First, there's the purpose and character of how copyrighted material is used. (Use of copyrighted material or work is commonly referred to as "a use" for short). A use is more likely to count as "fair use" if it is non-commercial and/or if it is transformative -- turning the original into, in effect, a different work. Criticism -- or any type of commentary upon the work-- is a prime example of a transformative use, because it transforms the work by including it as evidence in support of an argument expressed in another piece of work in which it is included.
Second, there's the nature of the copyrighted work. Creative, original works receive a higher level of protection than derivative works -- that is, works that are "derived" from other material -- or fact-heavy works. As-yet unpublished works receive a higher level of protection than already-published works.
Third, there's the amount and substantiality of the portion of the work used, as compared to the copyrighted work as a whole. Using a single line from a book is less problematic than using a large chunk of its text. And cherry-picking the good parts (say, a crucial plot twist or revelation) is more problematic than, say, choosing a sample paragraph at random.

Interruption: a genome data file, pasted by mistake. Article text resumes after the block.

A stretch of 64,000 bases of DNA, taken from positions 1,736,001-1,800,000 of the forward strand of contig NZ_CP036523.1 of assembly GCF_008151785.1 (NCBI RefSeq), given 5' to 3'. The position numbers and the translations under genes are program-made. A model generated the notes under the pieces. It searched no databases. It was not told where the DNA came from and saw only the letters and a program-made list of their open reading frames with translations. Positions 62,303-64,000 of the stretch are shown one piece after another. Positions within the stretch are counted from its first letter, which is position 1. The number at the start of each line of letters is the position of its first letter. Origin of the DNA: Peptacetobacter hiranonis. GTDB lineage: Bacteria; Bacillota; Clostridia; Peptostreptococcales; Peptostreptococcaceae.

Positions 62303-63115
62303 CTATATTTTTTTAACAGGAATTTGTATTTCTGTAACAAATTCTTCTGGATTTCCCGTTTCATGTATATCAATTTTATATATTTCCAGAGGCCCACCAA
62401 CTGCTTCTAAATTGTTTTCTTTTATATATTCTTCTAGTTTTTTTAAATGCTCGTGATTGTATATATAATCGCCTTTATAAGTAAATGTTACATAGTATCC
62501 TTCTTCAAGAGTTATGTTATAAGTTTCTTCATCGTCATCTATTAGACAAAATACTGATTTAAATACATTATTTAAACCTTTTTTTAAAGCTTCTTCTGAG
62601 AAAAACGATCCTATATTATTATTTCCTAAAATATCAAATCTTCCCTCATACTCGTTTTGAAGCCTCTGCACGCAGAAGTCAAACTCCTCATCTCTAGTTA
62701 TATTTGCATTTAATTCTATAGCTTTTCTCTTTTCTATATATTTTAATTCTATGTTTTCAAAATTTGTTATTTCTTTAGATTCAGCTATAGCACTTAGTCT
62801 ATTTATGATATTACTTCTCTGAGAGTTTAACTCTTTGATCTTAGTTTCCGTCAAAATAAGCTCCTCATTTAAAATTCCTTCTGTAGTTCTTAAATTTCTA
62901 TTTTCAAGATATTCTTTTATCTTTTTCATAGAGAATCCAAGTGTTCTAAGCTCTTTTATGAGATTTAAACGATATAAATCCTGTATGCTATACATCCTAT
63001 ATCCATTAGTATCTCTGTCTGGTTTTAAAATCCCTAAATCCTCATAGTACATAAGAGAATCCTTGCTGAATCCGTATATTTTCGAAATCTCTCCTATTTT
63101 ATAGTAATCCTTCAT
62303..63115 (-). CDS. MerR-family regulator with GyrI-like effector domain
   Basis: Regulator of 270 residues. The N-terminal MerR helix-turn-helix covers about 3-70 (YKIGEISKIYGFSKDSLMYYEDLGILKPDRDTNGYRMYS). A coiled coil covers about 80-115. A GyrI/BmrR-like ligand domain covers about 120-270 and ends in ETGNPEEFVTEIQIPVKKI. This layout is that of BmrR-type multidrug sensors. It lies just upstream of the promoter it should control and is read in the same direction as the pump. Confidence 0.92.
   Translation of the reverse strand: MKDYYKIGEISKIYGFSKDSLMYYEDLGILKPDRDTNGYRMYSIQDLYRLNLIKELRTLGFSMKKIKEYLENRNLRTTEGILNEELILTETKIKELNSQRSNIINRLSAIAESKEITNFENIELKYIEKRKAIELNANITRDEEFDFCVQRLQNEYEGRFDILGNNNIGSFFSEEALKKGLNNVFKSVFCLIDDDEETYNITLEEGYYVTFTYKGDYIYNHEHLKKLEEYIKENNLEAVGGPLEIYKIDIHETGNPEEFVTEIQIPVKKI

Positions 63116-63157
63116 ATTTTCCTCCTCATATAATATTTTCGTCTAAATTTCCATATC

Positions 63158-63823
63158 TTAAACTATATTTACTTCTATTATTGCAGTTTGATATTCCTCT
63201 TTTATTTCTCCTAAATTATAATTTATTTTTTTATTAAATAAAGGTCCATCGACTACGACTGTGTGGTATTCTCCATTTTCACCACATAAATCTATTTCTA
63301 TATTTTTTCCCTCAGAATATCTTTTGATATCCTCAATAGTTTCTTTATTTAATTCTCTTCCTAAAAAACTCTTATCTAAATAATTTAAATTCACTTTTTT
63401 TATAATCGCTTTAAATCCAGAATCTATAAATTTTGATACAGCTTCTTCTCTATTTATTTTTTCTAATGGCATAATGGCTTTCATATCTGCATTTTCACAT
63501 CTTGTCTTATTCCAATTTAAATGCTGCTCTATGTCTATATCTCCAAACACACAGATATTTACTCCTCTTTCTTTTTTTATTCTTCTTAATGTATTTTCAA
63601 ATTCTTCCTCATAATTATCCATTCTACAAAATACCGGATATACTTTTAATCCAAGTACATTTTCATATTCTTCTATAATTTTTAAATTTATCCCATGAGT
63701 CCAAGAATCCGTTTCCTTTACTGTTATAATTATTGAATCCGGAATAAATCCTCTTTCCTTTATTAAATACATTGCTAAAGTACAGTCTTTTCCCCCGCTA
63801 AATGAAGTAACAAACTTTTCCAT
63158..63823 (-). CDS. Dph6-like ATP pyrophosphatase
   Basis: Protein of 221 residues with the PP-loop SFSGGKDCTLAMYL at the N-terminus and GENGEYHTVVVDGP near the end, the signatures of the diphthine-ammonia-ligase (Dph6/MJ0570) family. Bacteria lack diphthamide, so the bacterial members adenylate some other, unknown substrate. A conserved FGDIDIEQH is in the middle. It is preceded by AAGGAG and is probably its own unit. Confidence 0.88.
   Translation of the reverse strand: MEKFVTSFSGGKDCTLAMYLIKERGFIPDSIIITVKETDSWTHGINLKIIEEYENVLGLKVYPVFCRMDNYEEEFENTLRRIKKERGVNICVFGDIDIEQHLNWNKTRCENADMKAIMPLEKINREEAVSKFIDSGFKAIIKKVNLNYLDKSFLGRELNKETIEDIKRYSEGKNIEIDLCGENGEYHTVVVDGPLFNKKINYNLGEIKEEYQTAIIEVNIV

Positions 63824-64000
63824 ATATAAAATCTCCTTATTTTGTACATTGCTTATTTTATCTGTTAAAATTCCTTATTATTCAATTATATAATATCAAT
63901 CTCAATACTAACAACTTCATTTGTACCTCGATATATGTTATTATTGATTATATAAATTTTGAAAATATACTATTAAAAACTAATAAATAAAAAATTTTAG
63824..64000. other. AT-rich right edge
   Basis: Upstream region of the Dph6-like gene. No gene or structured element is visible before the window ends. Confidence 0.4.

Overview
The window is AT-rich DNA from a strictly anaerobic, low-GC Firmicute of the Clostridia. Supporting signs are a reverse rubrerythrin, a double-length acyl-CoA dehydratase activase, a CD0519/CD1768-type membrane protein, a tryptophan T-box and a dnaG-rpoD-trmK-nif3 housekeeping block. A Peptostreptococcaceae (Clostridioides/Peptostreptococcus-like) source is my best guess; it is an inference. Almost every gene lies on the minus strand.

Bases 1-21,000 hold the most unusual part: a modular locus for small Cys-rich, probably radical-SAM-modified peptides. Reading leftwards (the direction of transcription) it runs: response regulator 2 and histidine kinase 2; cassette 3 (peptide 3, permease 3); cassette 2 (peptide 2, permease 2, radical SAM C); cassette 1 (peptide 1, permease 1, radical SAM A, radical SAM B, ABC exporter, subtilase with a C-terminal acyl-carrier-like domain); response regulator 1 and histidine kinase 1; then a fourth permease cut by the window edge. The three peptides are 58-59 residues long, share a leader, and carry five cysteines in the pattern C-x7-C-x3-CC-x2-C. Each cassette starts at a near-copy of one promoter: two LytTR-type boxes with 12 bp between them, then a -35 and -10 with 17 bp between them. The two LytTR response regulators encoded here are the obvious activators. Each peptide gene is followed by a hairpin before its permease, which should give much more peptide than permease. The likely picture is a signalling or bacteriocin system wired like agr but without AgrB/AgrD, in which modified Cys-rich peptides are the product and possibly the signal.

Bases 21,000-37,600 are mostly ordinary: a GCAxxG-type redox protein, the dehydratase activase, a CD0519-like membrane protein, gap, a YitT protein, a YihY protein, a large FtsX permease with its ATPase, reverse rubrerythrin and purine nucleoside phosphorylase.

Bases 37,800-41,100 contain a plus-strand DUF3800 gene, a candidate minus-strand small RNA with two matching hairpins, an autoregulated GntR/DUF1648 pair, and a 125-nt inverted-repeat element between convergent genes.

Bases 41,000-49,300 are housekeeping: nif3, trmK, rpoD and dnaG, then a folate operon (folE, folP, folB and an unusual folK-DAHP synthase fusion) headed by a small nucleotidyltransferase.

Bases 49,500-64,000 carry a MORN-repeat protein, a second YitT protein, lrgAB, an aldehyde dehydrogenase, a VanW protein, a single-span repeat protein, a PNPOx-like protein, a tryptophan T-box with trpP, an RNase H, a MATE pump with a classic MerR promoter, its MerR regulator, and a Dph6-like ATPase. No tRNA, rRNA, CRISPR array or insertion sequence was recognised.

Finally, there's the effect of the use upon the potential market for the copyrighted work. The Supreme Court--in its 1985 decision in Harper & Row Publishers Inc. v. Nation Enterprises -- emphasized that what matters here is market substitution -- not other harms to the market. Thus, if a satire kills the market for a novel by making the novel look ridiculous, that's tough luck for the novelist. But if a novel competes with a prior novel by stealing from it, the thief cannot cloak his theft in the mantle of "fair use."